March 28, 2007

Reality is a deadly place: 1960's exploitation film music

Reality is a deadly place.
I hope this trip is a good one.


As the "hippie scene" exploded in the late 1960's, Hollywood took notice. American International Pictures (led on the creative end by Roger Corman), long experienced with down and dirty exploitative "B-movies" produced several classics.

The first of these was 1966's Wild Angels, starring Peter Fonda as Hells' Angels leader "Heavenly Blues". Also featured in this film were Nancy Sinatra (!), Bruce Dern and Diane Ladd. Fonda and Dern would go on to be featured in many of these types of movies. Wild Angels focused on the Hells' Angels and was extremely anti-mainstream as it featured gang violence, Nazi imagery, drug usage & rape.
Of course, this proved to be extremely popular with the movie going public and Wild Angels became a hit, placing 12th on the top grossing list of 1966.

A.I. wasn't stupid, and more movies followed. The Trip (written by Jack Nicholson!) and starring Fonda, Dern, Dennis Hopper (Easy Rider had it's conception during the filming of this movie) and Susan Strasberg followed. This film was a semi-serious attempt to demonstrate an actual LSD trip (the movie's cinematography has the now quaint "flashing effects", quick edits and styles that, while state of the art in 1967, are now best served as running gags in old Batman programs). The catchphrase for the film was "A Lovely Sort of Death").

From here, Dick Clark got in on the act, and produced Psych-Out (once again starring Nicholson (as the immortal "Stoney"), Strasberg (as a deaf chick- the scene of her tripping is hilarious), Dern (as "The Seeker") and Dean Stockwell. This one is the best of the hippie b-movies, as it goes completely over the top (and has performances by The Strawberry Alarm Clock and The Seeds).



In 1968, you had to be 21 to vote. Wild In Streets took the view of lowering the voting age from not 18, but to 14. Of course, a pop star (Christopher Jones plays Max Frost) gets elected President and locks all the adults in concentration camps, where they are force fed LSD. This film starred such known actors as Shelly Winters (a great performance as Max's mother), Hal Holbrook, Ed Begley and Richard Pryor (as Stanley X). Wild In The Streets was actually nominated for an Academy Award (for film editing), and the film was a pretty big hit.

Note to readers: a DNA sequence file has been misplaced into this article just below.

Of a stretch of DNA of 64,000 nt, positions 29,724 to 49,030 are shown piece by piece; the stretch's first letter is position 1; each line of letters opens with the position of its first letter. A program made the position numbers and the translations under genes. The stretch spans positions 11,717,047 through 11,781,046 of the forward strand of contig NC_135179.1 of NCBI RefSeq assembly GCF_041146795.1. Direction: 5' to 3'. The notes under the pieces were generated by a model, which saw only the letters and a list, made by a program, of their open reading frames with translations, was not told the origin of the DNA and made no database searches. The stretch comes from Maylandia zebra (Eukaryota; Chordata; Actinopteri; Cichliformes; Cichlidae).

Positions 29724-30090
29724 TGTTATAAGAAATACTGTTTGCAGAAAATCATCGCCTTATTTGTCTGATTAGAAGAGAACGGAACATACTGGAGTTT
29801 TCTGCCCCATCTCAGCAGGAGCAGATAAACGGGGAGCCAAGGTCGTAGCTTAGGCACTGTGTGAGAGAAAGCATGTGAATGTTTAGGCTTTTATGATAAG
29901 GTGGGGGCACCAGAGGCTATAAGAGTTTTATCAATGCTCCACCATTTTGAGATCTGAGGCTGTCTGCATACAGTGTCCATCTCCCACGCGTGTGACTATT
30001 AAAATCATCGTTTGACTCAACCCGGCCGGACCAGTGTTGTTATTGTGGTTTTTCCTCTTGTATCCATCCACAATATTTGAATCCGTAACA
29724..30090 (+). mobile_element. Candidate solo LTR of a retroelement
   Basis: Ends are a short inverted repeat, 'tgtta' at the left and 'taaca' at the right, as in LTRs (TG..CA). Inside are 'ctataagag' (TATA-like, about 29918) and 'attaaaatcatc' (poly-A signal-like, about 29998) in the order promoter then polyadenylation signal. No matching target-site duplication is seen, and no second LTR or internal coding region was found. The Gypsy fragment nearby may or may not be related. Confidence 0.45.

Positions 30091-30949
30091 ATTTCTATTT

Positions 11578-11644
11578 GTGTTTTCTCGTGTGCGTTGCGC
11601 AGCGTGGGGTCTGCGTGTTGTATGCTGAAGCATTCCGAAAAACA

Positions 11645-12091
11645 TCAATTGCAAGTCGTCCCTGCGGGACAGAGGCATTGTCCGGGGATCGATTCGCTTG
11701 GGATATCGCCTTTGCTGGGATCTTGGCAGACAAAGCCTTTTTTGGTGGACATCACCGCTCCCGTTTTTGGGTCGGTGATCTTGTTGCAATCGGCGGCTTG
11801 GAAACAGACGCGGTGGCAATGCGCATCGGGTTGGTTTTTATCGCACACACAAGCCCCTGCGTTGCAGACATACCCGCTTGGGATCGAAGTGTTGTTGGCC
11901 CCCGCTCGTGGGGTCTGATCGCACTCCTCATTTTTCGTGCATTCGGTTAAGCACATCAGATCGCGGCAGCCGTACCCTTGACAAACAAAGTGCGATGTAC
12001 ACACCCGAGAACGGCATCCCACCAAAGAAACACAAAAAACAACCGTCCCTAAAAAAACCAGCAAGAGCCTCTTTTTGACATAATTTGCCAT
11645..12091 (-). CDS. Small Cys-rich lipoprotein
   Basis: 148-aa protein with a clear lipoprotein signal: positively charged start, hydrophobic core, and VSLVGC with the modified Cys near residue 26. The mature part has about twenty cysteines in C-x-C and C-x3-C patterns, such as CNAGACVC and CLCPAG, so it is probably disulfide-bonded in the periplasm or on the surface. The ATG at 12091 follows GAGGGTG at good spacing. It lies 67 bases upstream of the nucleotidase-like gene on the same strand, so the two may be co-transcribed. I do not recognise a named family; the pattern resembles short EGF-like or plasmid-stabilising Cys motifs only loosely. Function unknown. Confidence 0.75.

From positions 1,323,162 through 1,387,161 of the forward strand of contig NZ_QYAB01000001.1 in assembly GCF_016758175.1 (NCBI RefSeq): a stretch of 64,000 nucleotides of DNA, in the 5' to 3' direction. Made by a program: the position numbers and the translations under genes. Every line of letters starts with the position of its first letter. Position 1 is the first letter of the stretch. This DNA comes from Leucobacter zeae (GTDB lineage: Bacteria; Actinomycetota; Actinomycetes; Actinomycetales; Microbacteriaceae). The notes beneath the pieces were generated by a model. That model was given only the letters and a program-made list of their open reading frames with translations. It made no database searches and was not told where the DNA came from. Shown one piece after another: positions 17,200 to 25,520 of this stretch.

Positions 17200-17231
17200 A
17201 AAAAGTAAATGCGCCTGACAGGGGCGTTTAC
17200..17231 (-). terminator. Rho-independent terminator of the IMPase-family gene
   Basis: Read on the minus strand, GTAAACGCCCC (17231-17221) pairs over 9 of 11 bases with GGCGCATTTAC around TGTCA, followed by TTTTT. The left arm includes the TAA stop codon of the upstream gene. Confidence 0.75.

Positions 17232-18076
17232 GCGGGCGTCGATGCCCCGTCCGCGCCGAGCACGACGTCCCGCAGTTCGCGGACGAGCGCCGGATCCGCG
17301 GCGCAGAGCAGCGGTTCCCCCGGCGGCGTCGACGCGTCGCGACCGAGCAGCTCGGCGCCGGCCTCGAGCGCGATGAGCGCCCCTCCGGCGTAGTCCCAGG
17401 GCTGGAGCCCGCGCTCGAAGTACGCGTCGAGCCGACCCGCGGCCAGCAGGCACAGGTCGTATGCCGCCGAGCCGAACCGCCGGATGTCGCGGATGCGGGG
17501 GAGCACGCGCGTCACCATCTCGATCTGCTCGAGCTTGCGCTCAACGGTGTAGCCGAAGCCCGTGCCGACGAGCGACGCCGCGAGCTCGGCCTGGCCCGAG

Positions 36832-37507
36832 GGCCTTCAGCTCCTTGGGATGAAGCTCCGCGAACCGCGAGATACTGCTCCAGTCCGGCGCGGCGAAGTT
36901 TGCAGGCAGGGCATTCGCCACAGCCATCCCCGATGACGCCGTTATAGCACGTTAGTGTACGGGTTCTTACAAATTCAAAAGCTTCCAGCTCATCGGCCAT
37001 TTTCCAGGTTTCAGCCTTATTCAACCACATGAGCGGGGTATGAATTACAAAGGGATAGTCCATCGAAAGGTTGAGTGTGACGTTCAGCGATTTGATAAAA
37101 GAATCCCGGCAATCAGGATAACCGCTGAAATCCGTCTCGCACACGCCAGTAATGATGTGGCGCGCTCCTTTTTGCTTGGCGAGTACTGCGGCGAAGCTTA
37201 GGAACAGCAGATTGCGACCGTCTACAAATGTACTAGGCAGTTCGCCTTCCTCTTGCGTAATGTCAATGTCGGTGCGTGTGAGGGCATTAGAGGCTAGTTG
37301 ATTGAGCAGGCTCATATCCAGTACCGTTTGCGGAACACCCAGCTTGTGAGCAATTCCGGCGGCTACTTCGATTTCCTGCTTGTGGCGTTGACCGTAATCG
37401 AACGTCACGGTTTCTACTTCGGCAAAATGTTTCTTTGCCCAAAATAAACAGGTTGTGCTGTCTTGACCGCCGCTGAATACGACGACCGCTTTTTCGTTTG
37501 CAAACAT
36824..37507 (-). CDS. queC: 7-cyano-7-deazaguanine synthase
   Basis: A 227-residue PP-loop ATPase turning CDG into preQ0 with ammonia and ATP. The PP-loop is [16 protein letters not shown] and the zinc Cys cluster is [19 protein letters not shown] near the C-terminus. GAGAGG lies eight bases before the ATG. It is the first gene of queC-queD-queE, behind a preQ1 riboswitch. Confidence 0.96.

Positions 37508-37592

But the best of em all was GIVE DADDY THE KNIFE CINDY. Filmed in shocking Psychedelic Color, the soundtrack to Cindy was provided by NAZ NOMAD & THE NIGHTMARES. Tearing though such classics as "Kicks", "The Trip", "Action Woman" (later covered by The Rants), "Just Call Me Sky" and of course "(Do You Know) I Know", Naz & crew blaze a trail through the listeners mind.

Of course, Naz Nomad & The Nightmares are really Dave Vanian And The Damned, taking a busman's holiday through their mid-80's goth period. But it's a great album.

Toonage:
(from Wild Angels) - Blue's Theme - Dave Allen & The Arrows

(from Psych-Out) - Incense & Peppermints - Strawberry Alarm Clock

(from Wild In The Streets) - (Nothing Can Change The Shape of) Things To Come - Max Frost & The Troopers

(from Give Daddy The Knife, Cindy)-

Nobody But Me - Naz Nomad & The Nightmares

The Wind Blows Your Hair - Naz Nomad & The Nightmares

Do You Know (I Know) - Naz Nomad & The Nightmares

Just Call Me Sky - Naz Nomad & The Nightmares

4 comments:

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kaplan said...

yeah great to talk about psych out & garage stuf but why don't you put all those albums on line ???

Blank Crisis said...

Great post, mang. Thank u.

jAy @ jApAn said...

i love this stuff. thanks!